Having a single, broader-based group at a university facilitates a common evangelical commitment to make Jesus Christ known to students there, resisting ethnicist and sectarian tendencies; meanwhile, the local parishes, maintaining strong ties with the Christian Union – often volunteering speakers for weekly main meetings – would retain their proper place in Christian students’ lives.

Fraternities free to flourish

In these conditions, smaller and distinct organizations, including fraternities, would be free to focus on more specific needs and interests. The configuration at St Andrews, I think, is a helpful example, in which multiple groups are associated with the main Christian Union. Their events are often announced at the CU’s main meetings, and most of their members are also active in the CU. At the same time, these groups, having a separate identity, flourish freely in their various activities.

At the core of each student group could be a fraternity, held together (as Andrew has suggested) by the following three purposes:

  1. Worship/Piety: members should regularly pray together.
  2. Fellowship: members should gather together regularly, both for the sheer joy of it, and also to encourage one another to growth in virtue and knowledge.
  3. Service: members should actively plan, and carry out plans, to do good for the wider community/society/city.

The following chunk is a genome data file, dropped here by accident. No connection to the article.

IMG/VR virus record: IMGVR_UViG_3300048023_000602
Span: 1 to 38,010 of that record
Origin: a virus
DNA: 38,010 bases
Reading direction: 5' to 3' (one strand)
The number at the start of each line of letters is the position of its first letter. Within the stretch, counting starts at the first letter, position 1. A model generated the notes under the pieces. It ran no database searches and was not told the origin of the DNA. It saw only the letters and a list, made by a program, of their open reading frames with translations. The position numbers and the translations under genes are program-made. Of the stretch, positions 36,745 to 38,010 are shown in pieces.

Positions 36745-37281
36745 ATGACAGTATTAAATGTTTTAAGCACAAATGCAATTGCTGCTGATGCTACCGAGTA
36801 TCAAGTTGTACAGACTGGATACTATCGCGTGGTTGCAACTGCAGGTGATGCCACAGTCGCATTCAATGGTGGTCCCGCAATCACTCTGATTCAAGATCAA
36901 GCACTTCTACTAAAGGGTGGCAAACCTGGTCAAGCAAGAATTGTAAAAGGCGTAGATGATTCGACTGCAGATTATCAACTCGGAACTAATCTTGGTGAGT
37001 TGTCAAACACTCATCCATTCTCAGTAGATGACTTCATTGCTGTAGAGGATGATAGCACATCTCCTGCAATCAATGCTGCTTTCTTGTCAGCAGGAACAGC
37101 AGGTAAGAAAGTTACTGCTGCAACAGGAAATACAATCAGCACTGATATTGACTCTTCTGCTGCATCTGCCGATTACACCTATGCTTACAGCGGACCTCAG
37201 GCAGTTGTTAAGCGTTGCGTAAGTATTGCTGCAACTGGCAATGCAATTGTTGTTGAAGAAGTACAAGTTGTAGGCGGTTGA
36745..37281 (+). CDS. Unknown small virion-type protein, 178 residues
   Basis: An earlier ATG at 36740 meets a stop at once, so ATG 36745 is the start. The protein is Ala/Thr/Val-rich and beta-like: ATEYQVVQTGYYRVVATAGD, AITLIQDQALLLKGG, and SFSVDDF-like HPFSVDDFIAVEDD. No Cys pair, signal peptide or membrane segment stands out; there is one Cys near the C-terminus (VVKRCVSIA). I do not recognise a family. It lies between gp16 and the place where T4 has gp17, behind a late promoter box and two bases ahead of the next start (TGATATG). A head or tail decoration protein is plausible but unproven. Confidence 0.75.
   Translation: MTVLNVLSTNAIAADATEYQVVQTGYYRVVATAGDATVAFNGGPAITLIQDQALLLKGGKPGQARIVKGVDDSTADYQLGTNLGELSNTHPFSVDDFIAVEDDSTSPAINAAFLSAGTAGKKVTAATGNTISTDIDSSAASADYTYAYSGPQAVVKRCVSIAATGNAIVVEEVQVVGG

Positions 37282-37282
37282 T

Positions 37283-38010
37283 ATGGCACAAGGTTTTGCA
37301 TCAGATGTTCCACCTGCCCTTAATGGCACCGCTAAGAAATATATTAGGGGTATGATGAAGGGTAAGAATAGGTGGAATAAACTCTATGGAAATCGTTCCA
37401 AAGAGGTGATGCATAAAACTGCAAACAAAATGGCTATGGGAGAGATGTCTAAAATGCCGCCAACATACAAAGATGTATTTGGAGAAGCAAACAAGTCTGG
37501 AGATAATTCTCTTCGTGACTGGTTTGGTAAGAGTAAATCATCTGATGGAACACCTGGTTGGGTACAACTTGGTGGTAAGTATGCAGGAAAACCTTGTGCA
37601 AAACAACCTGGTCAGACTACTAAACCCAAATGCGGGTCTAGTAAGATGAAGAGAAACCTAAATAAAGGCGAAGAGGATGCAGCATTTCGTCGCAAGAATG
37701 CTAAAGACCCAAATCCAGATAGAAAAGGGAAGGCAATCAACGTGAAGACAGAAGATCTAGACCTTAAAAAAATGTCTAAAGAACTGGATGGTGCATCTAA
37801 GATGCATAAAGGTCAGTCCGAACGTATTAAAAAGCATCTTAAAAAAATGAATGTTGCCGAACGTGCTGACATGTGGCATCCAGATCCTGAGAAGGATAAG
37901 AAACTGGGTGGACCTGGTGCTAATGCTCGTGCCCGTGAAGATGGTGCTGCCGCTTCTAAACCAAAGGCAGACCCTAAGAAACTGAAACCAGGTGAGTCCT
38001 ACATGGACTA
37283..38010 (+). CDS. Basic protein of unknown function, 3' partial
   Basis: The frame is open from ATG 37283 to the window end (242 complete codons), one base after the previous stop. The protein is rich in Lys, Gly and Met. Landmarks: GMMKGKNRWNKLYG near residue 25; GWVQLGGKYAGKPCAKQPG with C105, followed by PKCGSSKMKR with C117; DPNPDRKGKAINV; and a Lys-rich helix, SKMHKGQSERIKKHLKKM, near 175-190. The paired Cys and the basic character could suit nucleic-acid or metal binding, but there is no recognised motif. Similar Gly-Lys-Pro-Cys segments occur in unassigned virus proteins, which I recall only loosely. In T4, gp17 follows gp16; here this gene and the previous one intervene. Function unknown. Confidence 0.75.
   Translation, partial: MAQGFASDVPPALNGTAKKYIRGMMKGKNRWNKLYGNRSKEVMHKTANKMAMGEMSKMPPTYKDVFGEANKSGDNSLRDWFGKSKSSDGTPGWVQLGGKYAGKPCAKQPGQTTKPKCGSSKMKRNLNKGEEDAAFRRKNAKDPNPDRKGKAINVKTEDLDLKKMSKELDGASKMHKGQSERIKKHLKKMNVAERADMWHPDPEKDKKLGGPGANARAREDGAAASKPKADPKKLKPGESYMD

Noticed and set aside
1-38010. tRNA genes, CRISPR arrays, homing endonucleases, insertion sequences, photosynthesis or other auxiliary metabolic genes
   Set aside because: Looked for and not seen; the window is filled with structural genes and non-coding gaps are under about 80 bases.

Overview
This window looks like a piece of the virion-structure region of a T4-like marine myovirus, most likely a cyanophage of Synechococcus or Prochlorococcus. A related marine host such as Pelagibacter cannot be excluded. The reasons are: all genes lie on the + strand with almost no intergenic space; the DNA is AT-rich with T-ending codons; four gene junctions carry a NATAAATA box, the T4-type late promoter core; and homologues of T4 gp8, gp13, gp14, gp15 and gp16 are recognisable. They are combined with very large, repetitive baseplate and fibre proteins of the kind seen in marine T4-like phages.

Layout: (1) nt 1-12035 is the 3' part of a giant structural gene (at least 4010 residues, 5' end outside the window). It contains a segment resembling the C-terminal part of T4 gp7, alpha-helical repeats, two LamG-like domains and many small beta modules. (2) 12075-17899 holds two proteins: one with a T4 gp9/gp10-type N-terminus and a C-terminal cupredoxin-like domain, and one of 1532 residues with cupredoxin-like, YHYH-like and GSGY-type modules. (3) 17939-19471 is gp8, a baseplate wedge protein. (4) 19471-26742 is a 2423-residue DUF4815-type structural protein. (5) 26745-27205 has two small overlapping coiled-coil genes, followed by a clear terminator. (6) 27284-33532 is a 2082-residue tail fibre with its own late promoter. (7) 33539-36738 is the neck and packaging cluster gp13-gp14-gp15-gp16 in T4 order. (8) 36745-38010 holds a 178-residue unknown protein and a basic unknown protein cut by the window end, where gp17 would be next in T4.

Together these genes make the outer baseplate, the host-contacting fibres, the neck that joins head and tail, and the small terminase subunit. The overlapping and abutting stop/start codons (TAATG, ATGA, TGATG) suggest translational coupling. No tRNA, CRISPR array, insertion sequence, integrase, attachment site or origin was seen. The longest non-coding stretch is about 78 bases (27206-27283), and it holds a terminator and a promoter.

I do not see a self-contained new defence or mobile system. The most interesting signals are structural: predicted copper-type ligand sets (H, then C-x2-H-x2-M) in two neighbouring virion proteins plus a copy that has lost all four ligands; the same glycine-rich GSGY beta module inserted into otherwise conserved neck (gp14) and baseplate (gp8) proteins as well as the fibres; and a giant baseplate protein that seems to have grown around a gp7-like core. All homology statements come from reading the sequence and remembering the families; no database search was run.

As the service of the fraternities is, as suggested above, differentiated from that of local congregations and broad parachurch societies, students will increasingly learn to use their own gifts ‘outside of church’, yet in a way that edifies the Church, through an example of piety, of Christian fellowship and of works of charity in the public square.

Advertisements

2 responses to “Good Conditions for Fraternities at Universities

  1. This is a better setup than what’s happening right now, I think? Right now, UiC at Berkeley is an intellectual necessity but a practical in-necessity.

    Where do churches come into this? Are Churches associated with Fraternities? How does the ‘splintering’ effect carry into into that, which I think it does, but you might not (if so, I’d like to know why or how you’ve already addressed it).

    Like

    • UiC puts on InterPraise and kind of exchanges event information, but real-life stuff happens but rarely between different fellowships.

      What should happen with churches, I think, is that they should elect someone whom everyone highly respects to be a focus of local unity: a bishop of sorts, even if without juridical authority across churches. Fraternities do very different things from the ministry of word and sacrament, so they need not be tightly policed by the clergy; they can, therefore, be a means of actually bringing together people from different congregations, and this is a good thing when the weekly liturgical assemblies also have a clear and respected role.

      Like

Leave a Reply

Fill in your details below or click an icon to log in:

WordPress.com Logo

You are commenting using your WordPress.com account. Log Out / Change )

Twitter picture

You are commenting using your Twitter account. Log Out / Change )

Facebook photo

You are commenting using your Facebook account. Log Out / Change )

Google+ photo

You are commenting using your Google+ account. Log Out / Change )

Connecting to %s